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1824 election...



Item # 219904

December 11, 1824

THE COLUMBIAN CENTINEL, Boston, Dec. 11, 1824
 
* Andrew Jackson * John Quincy Adams

Page 2 has a chart: Election of President and Vice-President of the United States that shows the electoral votes from thirteen states--Adams with 81 and Jackson with 59, plus the votes for Crawford and Clay, and Calhoun with 133 votes in the column for Vice Presidential candidates. Lists a Whole number of Votes 261, A choice 131. Beneath the chart is report stating: It will be seen by the above table of votes, that Mr. Calhoun has received, in the States...heard from, a majority of all the votes which can be cast for Vice-President... Narrow ink stain in this report, otherwise in good condition.

Background Information: The United States presidential election of 1824 is considered a realigning election. John Quincy Adams was elected President on February 9, 1825 after the election was thrown into the House of Representatives. The previous few years had seen a one-party government in the United States, as the Federalist Party had dissolved, leaving only the Democratic-Republican Party. In this election, the Democratic-Republican party splintered as four separate candidates sought the presidency. The faction led by Andrew Jackson would evolve into the Democratic Party, while the factions led by John Quincy Adams and Henry Clay would become the National Republican Party and later the Whig Party.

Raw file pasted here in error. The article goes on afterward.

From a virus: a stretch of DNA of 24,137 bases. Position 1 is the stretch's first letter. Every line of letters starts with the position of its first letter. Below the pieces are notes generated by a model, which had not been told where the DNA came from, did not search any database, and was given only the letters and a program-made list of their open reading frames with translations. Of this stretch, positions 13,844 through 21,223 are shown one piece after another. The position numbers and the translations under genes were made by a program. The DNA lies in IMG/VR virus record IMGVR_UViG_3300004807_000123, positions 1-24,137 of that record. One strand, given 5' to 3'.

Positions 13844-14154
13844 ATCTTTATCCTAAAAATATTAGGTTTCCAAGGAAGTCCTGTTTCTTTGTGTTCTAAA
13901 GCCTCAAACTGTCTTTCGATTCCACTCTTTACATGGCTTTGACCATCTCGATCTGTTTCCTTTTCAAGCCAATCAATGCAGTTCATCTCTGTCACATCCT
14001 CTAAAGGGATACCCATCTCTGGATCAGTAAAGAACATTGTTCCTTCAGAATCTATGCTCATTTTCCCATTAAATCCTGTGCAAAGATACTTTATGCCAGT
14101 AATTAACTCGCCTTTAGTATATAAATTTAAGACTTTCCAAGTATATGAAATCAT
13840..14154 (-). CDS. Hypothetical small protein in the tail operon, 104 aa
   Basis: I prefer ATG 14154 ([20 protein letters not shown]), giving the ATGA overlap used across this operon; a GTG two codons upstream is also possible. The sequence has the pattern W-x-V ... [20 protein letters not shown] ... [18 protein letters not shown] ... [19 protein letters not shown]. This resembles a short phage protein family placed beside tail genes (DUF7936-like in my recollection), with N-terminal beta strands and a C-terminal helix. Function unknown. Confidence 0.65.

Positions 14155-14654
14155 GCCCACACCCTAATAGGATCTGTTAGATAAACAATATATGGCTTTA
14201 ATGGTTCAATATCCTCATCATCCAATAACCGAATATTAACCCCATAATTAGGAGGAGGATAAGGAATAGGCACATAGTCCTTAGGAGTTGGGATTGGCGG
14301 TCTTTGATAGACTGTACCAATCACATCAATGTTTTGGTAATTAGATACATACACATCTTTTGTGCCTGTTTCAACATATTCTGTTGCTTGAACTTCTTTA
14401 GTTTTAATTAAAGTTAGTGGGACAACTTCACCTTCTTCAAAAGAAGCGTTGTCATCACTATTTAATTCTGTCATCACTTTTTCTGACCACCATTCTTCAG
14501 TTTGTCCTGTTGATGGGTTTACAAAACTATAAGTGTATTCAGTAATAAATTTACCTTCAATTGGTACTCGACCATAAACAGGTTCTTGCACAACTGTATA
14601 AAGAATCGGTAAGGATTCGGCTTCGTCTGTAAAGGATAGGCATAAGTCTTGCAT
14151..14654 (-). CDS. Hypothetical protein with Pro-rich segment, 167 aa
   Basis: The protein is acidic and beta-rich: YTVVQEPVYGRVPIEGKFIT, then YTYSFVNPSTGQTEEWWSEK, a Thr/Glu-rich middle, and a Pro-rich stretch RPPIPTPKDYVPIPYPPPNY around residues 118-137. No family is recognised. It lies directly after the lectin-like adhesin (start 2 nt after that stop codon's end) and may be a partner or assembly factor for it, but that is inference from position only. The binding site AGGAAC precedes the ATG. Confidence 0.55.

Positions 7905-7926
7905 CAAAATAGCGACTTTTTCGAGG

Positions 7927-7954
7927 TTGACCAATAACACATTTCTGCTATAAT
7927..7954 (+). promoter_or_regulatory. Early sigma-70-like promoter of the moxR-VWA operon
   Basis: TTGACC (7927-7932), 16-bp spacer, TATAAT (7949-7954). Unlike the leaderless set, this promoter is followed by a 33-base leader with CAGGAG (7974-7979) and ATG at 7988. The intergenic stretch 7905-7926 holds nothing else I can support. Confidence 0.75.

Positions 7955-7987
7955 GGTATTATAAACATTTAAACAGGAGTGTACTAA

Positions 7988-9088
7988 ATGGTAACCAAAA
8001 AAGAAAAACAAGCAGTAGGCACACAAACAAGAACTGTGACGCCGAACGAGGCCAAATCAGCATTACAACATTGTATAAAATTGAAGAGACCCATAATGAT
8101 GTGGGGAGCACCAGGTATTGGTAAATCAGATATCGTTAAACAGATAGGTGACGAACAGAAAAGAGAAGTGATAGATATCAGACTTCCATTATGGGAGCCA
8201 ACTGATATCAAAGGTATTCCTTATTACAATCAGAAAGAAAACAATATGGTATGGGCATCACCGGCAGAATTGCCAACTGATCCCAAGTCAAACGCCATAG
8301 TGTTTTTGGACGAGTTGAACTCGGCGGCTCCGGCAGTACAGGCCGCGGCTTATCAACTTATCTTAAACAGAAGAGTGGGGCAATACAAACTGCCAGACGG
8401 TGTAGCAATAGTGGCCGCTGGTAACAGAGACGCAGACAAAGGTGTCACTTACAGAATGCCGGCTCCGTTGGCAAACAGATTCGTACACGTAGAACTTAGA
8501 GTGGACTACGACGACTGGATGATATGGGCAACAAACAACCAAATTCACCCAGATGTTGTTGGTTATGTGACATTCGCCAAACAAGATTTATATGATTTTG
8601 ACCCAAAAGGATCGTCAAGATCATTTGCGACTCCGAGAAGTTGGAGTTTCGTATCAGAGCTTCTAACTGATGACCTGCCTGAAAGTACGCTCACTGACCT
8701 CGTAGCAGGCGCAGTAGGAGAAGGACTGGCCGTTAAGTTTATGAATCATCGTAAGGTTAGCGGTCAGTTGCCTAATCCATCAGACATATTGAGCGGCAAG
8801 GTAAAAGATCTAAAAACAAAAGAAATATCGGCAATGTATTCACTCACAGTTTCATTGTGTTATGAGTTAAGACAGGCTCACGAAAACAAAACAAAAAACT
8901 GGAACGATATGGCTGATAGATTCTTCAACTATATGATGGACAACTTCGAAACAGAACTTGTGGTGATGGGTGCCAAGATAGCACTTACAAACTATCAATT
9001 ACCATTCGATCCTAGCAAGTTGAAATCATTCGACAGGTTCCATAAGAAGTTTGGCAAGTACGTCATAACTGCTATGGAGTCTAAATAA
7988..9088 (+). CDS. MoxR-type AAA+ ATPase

This election is notable for being the only time since the passage of the Twelfth Amendment that the presidential election was thrown into the House of Representatives, as no candidate received a majority of the electoral vote. This is also the only Presidential Election in which the candidate receiving the most electoral votes did not become President (since a majority, not just a plurality, is required to win). It is also often said to be the first election in which the president did not win the popular vote, although the popular vote was not measured nationwide. At that time, several states did not conduct a popular vote, allowing their state legislature choose their electors. source: wikipedia

Category: Pre-Civil War

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